4.3. Strong domestic production 

As international trade gave rise to competitive pressure, domestic enterprises were compelled to improve their production in order to remain viable. Vietnamese firms had proactively reaped the benefits of WTO’s large trade networks by seeking suitable markets boosting linkages with more diversified foreign sourcing partners (VOV 2017). Hence, owing to Vietnamese firms’ growing connections with foreign enterprises, the country gradually became more connected to the global supply chain with an increase of 29% in the market openness rate (Nguyen, T 2017).

4.4. WTO safeguards 

Vietnamese firms were safeguarded by appropriate protectionism measures in accordance with WTO rules. In 2013-2015, the country experienced a dramatic rise in steel imports from China and South Korea, which nearly doubled in value and wreaked havoc on domestic producers of competitive merchandise (VOV 2016). They could have claimed significant market share and formed monopolistic advantages over Vietnamese producers. Yet, under the WTO rules, the Vietnamese government can “apply for a maximum of 200 days of provisional tariff protection” (VOV 2016). Therefore, Vietnam can invoke emergency measures from the organization to protect domestic producers.

4.3. Curreent trends 

In 2019, Vietnam marked 10 consecutive years of rising FDI inflows. The transition of leading global corporations’ factories to Vietnam means that the country is still experiencing a high transfer of knowledge and technology. For instance, Apple – a multinational technology company – has started plans to move its trial production to Vietnam due to high trade barriers caused by the US-China trade war (Nguyen, H 2020). As a result, Vietnam is on a positive trend towards integrating into the world supply chain and strengthening the workforce.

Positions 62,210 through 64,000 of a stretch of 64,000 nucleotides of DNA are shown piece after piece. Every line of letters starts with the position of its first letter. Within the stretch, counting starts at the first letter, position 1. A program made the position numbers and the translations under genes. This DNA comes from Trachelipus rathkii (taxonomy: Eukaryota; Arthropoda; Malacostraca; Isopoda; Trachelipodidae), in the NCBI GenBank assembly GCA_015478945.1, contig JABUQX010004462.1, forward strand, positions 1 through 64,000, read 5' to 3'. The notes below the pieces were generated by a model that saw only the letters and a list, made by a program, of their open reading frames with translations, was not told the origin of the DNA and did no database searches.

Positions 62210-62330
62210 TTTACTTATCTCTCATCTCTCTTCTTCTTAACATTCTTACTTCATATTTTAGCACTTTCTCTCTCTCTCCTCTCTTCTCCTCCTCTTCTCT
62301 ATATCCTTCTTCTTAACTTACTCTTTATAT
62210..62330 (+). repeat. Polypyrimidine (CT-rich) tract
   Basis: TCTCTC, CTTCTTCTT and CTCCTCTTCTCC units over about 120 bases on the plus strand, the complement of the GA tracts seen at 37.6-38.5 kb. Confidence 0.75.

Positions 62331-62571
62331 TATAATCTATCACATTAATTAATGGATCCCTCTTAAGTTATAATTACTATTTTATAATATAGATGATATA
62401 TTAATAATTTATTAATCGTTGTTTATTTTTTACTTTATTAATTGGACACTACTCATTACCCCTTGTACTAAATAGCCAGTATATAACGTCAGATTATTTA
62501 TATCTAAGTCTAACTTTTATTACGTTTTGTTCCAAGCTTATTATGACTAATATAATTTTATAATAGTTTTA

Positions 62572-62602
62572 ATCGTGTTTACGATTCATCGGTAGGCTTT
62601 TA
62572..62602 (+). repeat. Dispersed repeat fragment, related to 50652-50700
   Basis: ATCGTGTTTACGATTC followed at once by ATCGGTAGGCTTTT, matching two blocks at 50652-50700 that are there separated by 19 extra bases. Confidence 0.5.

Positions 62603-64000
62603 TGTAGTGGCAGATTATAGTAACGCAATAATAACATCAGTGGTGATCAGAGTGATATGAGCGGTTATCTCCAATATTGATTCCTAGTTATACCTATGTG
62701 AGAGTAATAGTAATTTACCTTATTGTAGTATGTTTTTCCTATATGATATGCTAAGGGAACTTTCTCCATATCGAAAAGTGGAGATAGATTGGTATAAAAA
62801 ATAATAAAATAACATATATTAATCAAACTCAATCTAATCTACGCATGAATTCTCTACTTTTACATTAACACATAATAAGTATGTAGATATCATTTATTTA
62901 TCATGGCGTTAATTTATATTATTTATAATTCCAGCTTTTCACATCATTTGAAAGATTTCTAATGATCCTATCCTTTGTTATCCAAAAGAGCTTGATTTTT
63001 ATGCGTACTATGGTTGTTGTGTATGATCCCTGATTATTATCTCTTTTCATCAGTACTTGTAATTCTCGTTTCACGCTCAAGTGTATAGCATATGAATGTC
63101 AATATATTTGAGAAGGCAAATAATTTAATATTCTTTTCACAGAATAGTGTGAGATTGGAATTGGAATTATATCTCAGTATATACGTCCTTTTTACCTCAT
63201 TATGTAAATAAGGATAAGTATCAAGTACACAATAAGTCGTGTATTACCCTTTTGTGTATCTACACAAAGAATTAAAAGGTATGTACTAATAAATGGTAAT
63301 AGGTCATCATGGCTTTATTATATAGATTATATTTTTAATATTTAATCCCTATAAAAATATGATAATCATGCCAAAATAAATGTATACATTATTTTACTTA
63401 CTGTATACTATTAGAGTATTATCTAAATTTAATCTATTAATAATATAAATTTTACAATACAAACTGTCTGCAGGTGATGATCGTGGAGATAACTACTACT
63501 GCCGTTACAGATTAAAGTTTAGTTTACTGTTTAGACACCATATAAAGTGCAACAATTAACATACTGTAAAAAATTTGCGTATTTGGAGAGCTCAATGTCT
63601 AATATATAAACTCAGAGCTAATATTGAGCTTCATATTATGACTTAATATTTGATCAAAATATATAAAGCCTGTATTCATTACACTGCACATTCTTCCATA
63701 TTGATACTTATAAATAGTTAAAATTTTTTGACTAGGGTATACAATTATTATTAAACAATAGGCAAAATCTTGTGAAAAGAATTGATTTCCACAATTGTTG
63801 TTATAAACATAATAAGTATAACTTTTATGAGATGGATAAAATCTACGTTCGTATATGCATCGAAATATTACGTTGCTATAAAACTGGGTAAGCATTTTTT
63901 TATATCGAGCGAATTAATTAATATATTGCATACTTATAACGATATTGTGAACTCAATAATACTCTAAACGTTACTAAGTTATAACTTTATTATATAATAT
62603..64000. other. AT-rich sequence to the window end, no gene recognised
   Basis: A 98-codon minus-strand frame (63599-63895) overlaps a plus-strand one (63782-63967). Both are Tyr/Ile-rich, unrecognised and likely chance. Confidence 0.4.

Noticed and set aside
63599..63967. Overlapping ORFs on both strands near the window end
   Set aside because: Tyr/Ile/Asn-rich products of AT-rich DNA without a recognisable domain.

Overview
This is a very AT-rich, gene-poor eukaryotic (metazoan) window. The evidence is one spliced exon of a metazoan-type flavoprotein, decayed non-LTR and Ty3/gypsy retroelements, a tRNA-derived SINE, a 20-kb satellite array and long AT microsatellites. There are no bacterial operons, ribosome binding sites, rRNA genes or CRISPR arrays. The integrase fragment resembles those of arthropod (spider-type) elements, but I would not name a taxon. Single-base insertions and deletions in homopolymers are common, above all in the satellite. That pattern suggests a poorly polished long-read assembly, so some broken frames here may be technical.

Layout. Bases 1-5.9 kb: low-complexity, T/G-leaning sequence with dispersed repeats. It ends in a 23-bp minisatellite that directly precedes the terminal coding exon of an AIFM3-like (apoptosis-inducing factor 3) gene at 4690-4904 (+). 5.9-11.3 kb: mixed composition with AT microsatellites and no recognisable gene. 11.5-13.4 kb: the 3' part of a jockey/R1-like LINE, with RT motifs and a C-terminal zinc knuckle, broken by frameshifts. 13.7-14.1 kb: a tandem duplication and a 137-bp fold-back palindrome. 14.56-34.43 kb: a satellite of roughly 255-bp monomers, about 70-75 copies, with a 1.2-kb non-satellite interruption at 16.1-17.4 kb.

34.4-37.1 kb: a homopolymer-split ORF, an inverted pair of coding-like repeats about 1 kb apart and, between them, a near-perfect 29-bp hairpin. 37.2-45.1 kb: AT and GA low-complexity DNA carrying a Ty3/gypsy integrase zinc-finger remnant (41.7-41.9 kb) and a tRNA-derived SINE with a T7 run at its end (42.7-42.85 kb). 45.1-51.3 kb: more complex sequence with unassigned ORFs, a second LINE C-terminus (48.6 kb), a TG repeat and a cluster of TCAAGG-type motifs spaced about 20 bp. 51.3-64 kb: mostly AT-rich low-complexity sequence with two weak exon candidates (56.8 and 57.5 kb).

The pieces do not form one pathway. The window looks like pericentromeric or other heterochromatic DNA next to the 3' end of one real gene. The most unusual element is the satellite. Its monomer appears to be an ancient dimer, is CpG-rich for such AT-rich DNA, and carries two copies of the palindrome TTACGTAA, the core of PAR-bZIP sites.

5. Conclusion & Future Potential 

Vietnam’s open trade network and substantial interconnection with other economies would continue to be the main economic growth drivers. With strong foreign trade and investment, Vietnam’s economic growth is expected to reach 6.5% in 2020 and 2021 (Nguyen 2020). Nonetheless, Vietnam’s dependence on exports and FDI could make it vulnerable to slowing global demand. However, it is proposed that continuous fiscal and policy reforms in recent years could help counter the negative effects of globalisation and boost growth in key industries. Taking everything into consideration, Vietnam’s accession to the WTO was a crucial step in augmenting the country’s economic growth and interconnection with global economies.

6. References 

Nguyen, H 2020, Vietnam’s Year in Review and Outlook for 2020, Vietnam Briefing News, viewed 17 August 2020, <>. 

Nguyen, T 2017, Foreign trade revenue quadruples in decade of WTO membership, Dan Tri International, viewed 17 August 2020, 


Nguyen, TH 2017, Governor’s Statement No. 9, 13 October, viewed 17 August 2020, 


OECD & WTO 2019, Aid for Trade at a Glance 2019, OECD iLibrary, OECD, pp. 446–447, viewed 17 August 2020, <>. 

Tumbarello, P 2007, IMF Survey: Joining WTO Will Boost Vietnam’s Economy, International Monetary Fund, viewed 17 August 2020, <>. 

VIR 2017, Ten years in WTO have given valuable lessons, The Voice of Vietnam Online, viewed 17 August 2020, <>. 

VOV 2016, Vietnam invokes WTO safeguards on steel imports, The Voice of Vietnam Online, viewed 17 August 2020, <>. 

VOV 2017, Vietnam grows strongly after 10 years of joining WTO, The Voice of Vietnam Online, viewed 17 August 2020, <>. 

World Bank Group 2016, Vietnam : Seizing the opportunities of new-generation free trade agreements, The World Bank, Washington, D.C, viewed 17 August 2020, 

< free-trade-agreements>. 

7. Table of Figures 

Figure 1. Milestones in Vietnam’s trade policy before WTO accession 

Figure 2. Vietnam’s changes in income distribution in 2004 – 2012 

Figure 3. Vietnam’s falling tariffs under WTO rules 

Figure 4. Changes in Vietnam’s trade flows before and after WTO accession Figure 5. Vietnam’s FDI inflows from 2000 – 2014